However, when the baby was delivered, she didn’t remember the anguish of labor. The anguish turned into joy. All that was left of her anguish was the joy of this new life that had come into the world.

 

That is what Jesus tells the disciples will happen with the little while they are not able to see Him. And He tells us the same thing.

 

The disciples forgot about the anguish they experienced when Jesus was buried. All they could see when Jesus appeared in their midst was the joy of the new life that He brought with Him from the grave—a new life no longer under sin and no longer under the condemnation of the Law. His resurrection brought forth a new life for them in which they lived in freedom, in which their sins were no longer counted to them.

 

The same will happen during the “little whiles” when we can’t see Jesus. There is no way to make ourselves feel His presence and no way to deliver ourselves out of our anguish. We only have His promise that this suffering will last only a little while. Then we will see Him again and rejoice. When He raises us up from affliction we rejoice more profoundly in the Gospel. Not that we didn’t believe it before we were afflicted, but that after we are raised up again we see that He is the one who preserves our faith. We hold more firmly to His resurrection and victory even when we see defeat and death surrounding us in the world.

 

If God resurrects our congregation when it seems near to death, we will rejoice in His power and grace that delivered us when human help failed us. And if He does not, we do what we do when He allows one we love to die. We trust in the forgiveness of sins our Lord won by His suffering and His victory over hell and the grave in His resurrection. We don’t despair but we trust Him who is victorious and sits at the right hand of the Father.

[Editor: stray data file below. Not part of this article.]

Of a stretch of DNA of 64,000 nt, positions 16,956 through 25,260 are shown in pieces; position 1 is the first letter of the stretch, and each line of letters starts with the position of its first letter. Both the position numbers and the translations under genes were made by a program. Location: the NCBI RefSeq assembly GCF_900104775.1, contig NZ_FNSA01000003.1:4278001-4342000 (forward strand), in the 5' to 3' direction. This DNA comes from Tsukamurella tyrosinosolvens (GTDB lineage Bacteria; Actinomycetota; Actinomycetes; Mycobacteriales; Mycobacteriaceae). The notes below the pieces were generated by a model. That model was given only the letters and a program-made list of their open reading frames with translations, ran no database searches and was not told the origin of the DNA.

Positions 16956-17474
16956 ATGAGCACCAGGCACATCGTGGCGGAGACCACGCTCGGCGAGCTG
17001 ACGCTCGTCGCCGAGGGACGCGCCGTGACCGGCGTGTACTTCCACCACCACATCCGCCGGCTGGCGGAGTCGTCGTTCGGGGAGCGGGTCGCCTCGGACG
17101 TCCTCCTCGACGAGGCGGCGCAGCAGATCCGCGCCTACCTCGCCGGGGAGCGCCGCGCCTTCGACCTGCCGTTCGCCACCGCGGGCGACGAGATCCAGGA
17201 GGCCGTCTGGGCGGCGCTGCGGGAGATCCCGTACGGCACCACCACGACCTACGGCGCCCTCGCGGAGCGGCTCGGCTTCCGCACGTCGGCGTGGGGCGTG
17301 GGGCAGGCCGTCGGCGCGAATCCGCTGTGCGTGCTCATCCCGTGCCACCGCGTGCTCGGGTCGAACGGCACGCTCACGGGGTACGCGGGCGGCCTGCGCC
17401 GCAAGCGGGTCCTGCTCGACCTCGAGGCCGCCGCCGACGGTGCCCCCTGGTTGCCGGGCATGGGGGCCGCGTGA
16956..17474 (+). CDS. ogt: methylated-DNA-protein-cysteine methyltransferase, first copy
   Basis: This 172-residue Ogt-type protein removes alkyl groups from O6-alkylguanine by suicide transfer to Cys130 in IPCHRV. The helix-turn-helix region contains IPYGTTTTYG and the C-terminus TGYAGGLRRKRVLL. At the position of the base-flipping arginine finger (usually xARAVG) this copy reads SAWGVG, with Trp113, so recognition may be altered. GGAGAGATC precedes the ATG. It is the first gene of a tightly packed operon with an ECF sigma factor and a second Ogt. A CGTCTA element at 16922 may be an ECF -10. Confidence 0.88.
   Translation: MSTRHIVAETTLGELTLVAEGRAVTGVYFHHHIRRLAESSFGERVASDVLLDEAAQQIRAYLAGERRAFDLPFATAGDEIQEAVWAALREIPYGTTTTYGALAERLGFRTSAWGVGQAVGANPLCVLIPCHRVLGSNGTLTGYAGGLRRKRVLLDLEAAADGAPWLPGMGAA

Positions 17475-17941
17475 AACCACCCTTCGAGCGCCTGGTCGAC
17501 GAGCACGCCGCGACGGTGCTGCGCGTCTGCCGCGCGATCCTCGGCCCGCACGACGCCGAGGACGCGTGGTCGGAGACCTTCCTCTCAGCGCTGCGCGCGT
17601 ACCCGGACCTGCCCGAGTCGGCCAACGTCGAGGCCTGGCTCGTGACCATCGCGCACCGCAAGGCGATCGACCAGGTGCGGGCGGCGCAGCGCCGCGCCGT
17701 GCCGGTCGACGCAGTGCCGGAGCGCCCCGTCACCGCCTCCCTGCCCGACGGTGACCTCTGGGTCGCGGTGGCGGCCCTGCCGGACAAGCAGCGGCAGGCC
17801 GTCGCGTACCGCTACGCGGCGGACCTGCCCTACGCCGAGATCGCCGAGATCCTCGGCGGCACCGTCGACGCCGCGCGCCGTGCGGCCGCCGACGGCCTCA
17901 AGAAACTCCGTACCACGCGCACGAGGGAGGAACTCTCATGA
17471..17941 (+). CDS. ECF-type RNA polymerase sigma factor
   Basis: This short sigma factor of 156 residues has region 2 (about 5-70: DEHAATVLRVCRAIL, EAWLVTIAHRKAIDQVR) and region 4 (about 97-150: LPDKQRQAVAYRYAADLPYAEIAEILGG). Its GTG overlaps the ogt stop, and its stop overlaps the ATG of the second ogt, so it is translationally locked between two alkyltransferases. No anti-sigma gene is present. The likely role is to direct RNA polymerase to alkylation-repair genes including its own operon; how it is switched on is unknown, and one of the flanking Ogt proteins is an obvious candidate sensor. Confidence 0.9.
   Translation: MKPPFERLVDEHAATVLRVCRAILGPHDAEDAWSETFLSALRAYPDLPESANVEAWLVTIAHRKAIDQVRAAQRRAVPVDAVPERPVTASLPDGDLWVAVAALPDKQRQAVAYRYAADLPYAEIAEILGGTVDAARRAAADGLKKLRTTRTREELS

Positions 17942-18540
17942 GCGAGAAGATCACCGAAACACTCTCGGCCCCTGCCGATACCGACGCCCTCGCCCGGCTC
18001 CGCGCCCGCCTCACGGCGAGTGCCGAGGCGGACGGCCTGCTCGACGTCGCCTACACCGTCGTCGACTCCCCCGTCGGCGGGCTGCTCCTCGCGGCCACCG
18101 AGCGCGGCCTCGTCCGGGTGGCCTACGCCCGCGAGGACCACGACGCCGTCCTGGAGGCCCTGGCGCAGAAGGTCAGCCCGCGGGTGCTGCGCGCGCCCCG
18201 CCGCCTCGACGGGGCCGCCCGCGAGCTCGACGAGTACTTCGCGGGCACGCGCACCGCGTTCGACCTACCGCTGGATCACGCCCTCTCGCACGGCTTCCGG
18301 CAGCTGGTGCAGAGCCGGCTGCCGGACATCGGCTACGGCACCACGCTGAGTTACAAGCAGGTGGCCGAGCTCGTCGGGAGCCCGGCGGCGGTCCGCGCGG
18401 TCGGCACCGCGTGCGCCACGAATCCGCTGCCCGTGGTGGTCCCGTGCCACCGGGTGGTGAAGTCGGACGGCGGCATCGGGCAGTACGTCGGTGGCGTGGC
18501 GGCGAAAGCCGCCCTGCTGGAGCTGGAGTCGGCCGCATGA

Jesus says that we will not only have joy, but that we will have joy that no one can take away. S0 you have sorrow now, but I will see you again, and your hearts will rejoice, and no one will take your joy from you. (John 16:22) Now of course, this will happen in heaven, when Jesus brings us from this valley of sorrows to see His face. Then our hearts will rejoice, and no one will take our joy from us.

 

But this joy already belongs to us. With our eyes, we can’t see the outcome of our suffering—we don’t know whether our loved ones will repent and return to Christ. When we feel like we are dying, we can’t see whether God will restore us to health. We also can’t see heaven or the forgiveness of our sins on the far side of death. And when our church seems to be dying, we can’t see whether God will save it. We can’t determine with certainty the cause of its decline—our sins? The godlessness of the time we live in? We can’t see.

 

But we have seen and do see Jesus. In the Gospel we see Him risen from the dead, with death and destruction beneath His feet.

 

We see Him with us: in His Holy Supper; we see Him baptizing and absolving sinners in our midst. We see this not with our eyes but by faith in His Word. By faith we see that in His resurrection He justified us of our sins before God—even when we have been unfaithful and abandoned Him, like the disciples. By faith we see that He is with us, as He promised, until the end of the age. He will remain with us in His Word and Sacraments and preaching, whether we are few or many, whether the Church is persecuted or has peace.

 

We can’t see the outcome of the suffering we endure with our eyes. But by faith we see, because we see Jesus. We see our resurrection from the dead and our victory.

 

In the Name of the Father and of the Son and of the Holy Spirit. Amen.

 

Alleluia! Christ is risen!

 

Soli Deo Gloria